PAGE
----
By Joe Sims
With the stock market crashing another 300 points yesterday (Thursday) amid news of a drop off in production and major financial defaults, a major ideological and political struggle is shaping up over how to address the economic crisis. The New York Times reported that this morning the stock market has dropped a full 9 points since the beginning of the year.
At the bottom of this debate is the class struggle over distribution over profits. Wall Street ideologues are arguing for greater tax cuts for the corporate super rich. Labor and democratic circles are stressing the need to provide a stimulus to the economy by extending unemployment benefits or tax rebates to working people as opposed to business.
A column in today’s Wall Street Journal is a striking case in point. In an article titled No Stimulus Gimmicks, Please, Bill Thomas and Alex Brill cry their eyes out in behalf of Wall Street bankers and the super rich. Thomas is the former chair of the House Ways and Means Committee and is now a consultant at the arch conservative, American Enterprise Institute.
The column argues against any bailout of ordinary working-class Americans in favor of a deepening of "relief"for the big bourgeoisie. Incredibly, they attack the current tax system already which heavily favors the rich. The write: "The current tax code - designed to discourage capital accumulation and projected to collect rising levels of revenue in increasingly complex and distortionary ways - does need serious reform."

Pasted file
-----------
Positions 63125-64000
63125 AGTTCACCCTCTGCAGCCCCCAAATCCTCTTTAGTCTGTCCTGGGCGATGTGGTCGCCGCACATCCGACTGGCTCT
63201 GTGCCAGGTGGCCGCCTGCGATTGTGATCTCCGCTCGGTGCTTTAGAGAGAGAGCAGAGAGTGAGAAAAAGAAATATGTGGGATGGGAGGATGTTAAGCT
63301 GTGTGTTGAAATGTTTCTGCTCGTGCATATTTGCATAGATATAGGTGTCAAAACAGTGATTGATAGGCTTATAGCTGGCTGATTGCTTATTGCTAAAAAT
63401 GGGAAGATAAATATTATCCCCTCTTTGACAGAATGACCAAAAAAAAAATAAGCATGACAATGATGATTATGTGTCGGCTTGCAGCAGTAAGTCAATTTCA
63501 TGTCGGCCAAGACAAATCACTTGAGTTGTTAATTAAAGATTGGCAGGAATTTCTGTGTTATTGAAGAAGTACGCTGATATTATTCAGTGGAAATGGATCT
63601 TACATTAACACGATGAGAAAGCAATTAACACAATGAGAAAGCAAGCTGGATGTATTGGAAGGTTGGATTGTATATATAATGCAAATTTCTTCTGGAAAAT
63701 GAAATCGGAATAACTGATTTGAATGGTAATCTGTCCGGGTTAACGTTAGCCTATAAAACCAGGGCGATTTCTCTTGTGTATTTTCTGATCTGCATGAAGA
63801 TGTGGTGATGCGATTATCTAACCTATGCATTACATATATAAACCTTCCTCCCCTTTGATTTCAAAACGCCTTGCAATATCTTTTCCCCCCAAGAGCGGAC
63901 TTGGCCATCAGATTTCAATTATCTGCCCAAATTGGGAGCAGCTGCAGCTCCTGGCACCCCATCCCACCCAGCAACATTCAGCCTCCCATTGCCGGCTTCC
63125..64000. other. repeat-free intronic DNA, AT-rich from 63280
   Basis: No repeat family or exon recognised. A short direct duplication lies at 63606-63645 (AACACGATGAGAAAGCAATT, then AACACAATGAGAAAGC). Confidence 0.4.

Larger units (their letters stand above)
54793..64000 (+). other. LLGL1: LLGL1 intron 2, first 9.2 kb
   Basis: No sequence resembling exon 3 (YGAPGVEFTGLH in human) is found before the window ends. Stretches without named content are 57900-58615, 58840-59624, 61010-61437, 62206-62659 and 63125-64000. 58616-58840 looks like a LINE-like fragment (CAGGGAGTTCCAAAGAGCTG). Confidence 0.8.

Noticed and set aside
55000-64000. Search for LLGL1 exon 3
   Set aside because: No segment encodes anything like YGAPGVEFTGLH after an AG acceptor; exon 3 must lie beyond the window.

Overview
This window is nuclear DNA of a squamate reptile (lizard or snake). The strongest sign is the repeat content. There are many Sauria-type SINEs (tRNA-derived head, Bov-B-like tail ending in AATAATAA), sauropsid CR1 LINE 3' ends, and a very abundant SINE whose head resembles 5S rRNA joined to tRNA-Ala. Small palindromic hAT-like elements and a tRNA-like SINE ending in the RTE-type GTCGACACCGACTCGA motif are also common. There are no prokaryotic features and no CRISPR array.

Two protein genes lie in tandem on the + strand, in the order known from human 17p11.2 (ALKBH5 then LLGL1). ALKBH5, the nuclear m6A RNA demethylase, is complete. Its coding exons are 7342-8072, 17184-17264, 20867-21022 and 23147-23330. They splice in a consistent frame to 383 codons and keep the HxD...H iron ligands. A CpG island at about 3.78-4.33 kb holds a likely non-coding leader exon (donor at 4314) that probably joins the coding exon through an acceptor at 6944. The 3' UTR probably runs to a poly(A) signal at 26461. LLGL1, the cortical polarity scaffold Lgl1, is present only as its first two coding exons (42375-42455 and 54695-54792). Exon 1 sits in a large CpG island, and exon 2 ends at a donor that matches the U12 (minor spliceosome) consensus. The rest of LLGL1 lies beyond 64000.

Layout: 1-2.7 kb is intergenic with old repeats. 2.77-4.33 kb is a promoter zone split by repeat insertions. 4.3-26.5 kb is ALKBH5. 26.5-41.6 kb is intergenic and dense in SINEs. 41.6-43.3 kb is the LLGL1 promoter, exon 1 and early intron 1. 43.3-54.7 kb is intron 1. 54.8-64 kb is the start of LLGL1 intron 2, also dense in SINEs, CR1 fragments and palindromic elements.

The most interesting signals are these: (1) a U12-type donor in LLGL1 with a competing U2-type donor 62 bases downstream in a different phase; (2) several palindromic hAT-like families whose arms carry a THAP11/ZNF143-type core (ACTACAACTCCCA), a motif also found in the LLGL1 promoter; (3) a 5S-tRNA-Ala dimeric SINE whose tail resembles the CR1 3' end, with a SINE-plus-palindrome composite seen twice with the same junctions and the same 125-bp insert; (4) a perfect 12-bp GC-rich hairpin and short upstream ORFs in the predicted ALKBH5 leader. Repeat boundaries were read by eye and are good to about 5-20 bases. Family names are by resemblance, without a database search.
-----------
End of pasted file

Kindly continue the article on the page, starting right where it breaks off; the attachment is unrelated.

Can you imagine?
After disparaging earlier tax rebates to working-class Americans, who they write instead of spending the money, saved it (something only rich folks are supposed to do) they laud, not surprisingly Bush’s tax cuts.
Listen to how they talk about it:
"The 2003 tax cut, which has been shown to have delivered a significant positive economic punch, lowered the tax rate on capital gains and dividends to 15%, accelerated the reduction in tax rates on labor, and offered businesses 50% bonus depreciation to stimulate investment. While it took just six months to be enacted, it required tremendous political valor on the part of many, and political strength on the part of others."
"Tremendous valor" and "political strength?" Try rather tremendous "VENOM" and political "Spinelessness."
It’s all about who controls the surplus and to whose benefit it will be put. In the great class and democratic battles that are to come to address the recession and economic crisis, this will be the central question. Who benefits? Capitalists or the working class.